Saturday, 1 December 2018

December 1, 2018

250 years ago

The Danish slave ship Fredensborg sank in a storm off Tromøya in Norway.

190 years ago

World events
Argentine General Juan Lavalle, returning to Buenos Aires with troops who had fought in the Cisplatine War, deposed provincial Governor Manuel Dorrego, beginning the Decembrist revolution and reigniting the Argentine Civil Wars.

125 years ago

Died on this date
Eduard Franck, 76
. German musician and composer. Mr. Franck was a classical pianist and music teacher, whose compositions included four symphonies, and numerous chamber and keyboard works. He wasn't as well known as some of his contemporaries, perhaps because many of his works weren't published until late in his life.

The Adventure of the Final Problem by A. Conan Doyle, twelfth and last in a series of short stories published in book form in 1894 as The Memoirs of Sherlock Holmes, was published in the December 1893 issue of The Strand Magazine.

120 years ago

Born on this date
Stuart Garson
. Canadian politician. Mr. Garson represented Fairford in the Manitoba Legislative Assembly from 1927-1948; he was first elected as a member of the Progressive Party, and succeeded John Bracken in 1943 as Premier, leading a Liberal-Progressive coalition government. Mr. Garson entered federal politics in 1948, and was elected as a Liberal in Marquette, serving as Minister of Justice and Attorney General, and later as Solicitor General, in the cabinet of Prime Minister Louis St. Laurent. Mr. Garson was one of several cabinet ministers to lose his seat in the 1957 federal election, ending his political career. He died on May 5, 1977 at the age of 78.

Cyril Ritchard. Australian-born actor. Mr. Ritchard, born Cyril Trimnell-Ritchard, had a career spanning almost 60 years, and was best known for playing Captain Hook in the Broadway musical Peter Pan (1954), winning a Tony Award for Best Featured Actor in a Musical. His films included Blackmail (1929). Mr. Ritchard died on December 18, 1977, 17 days after his 79th birthday.

100 years ago

Transylvania united with Romania, following the incorporation of Bessarabia (March 27) and Bukovina (November 28), thus concluding the Great Union.

The Kingdom of Serbs, Croats and Slovenes (later known as the Kingdom of Yugoslavia) was proclaimed.

With the signing of the Act of Union, Denmark recognized the Kingdom of Iceland as a fully sovereign state in personal union with Denmark through a common monarch.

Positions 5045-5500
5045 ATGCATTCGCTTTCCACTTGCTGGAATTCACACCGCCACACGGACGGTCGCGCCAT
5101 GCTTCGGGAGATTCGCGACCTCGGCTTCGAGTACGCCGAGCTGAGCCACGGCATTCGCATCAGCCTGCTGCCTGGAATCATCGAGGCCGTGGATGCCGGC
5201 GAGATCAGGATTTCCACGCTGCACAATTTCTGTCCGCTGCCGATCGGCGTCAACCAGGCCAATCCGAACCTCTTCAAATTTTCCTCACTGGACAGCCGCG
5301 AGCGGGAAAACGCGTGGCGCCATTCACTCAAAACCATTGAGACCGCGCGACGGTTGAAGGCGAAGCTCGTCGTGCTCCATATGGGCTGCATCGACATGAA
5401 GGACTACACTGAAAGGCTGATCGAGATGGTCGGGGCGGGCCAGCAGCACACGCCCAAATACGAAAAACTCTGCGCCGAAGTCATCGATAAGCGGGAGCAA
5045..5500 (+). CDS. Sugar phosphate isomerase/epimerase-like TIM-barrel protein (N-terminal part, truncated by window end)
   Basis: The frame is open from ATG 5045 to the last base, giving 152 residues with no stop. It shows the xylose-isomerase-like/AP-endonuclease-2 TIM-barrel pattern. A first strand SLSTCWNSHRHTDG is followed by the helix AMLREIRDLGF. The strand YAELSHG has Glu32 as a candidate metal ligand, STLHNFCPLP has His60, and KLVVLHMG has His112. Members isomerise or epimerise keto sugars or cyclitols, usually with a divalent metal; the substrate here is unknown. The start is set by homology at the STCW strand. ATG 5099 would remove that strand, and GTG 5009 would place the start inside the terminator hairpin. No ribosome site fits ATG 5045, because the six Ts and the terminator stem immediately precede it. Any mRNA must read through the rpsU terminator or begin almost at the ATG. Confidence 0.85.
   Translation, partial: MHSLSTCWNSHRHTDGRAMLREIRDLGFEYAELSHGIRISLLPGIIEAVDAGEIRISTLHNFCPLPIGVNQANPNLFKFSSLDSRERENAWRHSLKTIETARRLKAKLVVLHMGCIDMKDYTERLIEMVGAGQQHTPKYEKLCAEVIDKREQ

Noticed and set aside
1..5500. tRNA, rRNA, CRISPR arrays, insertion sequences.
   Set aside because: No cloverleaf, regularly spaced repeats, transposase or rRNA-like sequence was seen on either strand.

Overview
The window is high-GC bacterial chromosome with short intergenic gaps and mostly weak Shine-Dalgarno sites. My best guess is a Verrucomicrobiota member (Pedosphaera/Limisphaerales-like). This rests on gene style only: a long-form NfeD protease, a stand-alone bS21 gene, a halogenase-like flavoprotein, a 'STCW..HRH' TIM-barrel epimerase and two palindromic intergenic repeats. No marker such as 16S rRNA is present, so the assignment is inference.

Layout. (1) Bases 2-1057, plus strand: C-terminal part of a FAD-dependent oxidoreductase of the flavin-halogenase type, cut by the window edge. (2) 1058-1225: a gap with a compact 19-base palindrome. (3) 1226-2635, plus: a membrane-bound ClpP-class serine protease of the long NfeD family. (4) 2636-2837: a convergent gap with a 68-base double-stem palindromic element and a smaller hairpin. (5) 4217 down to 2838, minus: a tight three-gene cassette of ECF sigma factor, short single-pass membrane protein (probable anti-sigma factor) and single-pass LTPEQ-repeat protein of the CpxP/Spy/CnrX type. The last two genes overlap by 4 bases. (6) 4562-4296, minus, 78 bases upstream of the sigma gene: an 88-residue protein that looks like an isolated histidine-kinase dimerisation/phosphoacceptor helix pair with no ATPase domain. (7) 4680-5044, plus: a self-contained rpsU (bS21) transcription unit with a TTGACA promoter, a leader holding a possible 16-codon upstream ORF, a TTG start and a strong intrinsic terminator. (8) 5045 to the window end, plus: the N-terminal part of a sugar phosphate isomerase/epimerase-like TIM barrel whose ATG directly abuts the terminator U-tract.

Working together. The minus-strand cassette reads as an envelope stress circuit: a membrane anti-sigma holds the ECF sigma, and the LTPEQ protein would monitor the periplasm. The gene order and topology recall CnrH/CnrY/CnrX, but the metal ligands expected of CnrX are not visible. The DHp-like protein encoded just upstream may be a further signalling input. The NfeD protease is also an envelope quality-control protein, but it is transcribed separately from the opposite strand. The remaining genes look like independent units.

90 years ago

Died on this date
Homer Ballard
. U.S. aviation executive. Mr. Ballard was president of Sunbeam Air Transportation Company, of Denver, Colorado. He and four others were killed in a plane crash near Spur, Texas.

U.S. President-elect Herbert Hoover continued his goodwill tour of Latin America with a visit to Guayaquil, Ecuador.

U.S. Navy Commander Richard Byrd's South Polar Expedition left Dunedin, New Zealand for the Antarctic ice barrier in Ross Sea, 2,300 miles, where they planned to land and establish their main base.

The U.S. Agriculture Department estimated the 1928 cotton crop at 14,373,000 bales.

An earthquake shook Chile early in the morning, causing considerable damage in the southern provinces. The dead numbered 77 at Talca; 78 at Constitucion; and 150 at Rancagua and elsewhere. Loss to property was estimated at $19 million.

Horse racing
Clyde Van Dusen, a son of Man o'War, won the Kentucky Jockey Club Stakes at Churchill Downs, Louisville, covering the 1-mile distance in a time of 1:38 4/5.

Grey Cup @ Hamilton Amateur Athletic Association Grounds
Regina 0 @ Hamilton 30

Jimmy Simpson and Brian Timmis each scored two touchdowns as the Tigers whipped the Roughriders before 4,767 fans. Ken Walker scored the other touchdown, while Pep Leadley drop-kicked 3 converts, and Huck Welch punted for 2 singles. The Hamilton crowd was shocked by the sight of two Regina players playing with bare legs showing; apparently this had never been seen in the east before, and it didn't go over well.

75 years ago

U.K. Prime Minister Winston Churchill, U.S. President Franklin D. Roosevelt, and U.S.S.R. dictator Josef Stalin concluded their four-day Tehran Conference on the course of World War II in Europe and the post-war division of Germany. The 1st Canadian Infantry Division started to take control of the bridgehead on the Sangro River in Italy. Strong German counterattacks in all sectors held Soviet forces to small gains. After 40 hours of street fighting, Chinese troops drove Japanese forces from Changteh, Hunan Province. U.S. planes continued their attacks on Japanese targets in the Marshall Islands, northwest of the Gilberts.

The Swedish liner Gripsholm reached Jersey City, New Jersey with 1,222 American and 217 Canadian civilian repatriates from Japan.

Politics and government
Representatives of 25 American Negro groups announced through the National Association for the Advancement of Colored Peoples a political code pledging support for a party that worked for full Negro rights. James Johnson, a Negro, was sworn in as a collector of internal revenue for the New York district; it was one of the highest federal positions held by a Negro.

Economics and finance
Ration point values for beef and 15 processed foods were lowered, and citrus juices and soups were made point-free, effective December 5, 1943.

The Congress of Industrial Organizations United Steel Workers of America policy committee voted to demand a 17c-per-hour wage increase for its 750,000 members working on 30-day contracts.

The U.S. Naval Academy won the 1943 Lambert Trophy, symbolic of football supremacy on the East Coast of the United States.

William G. Bramham was re-elected President of the National Association of Professional Baseball Leagues for a five-year term.

70 years ago

Died on this date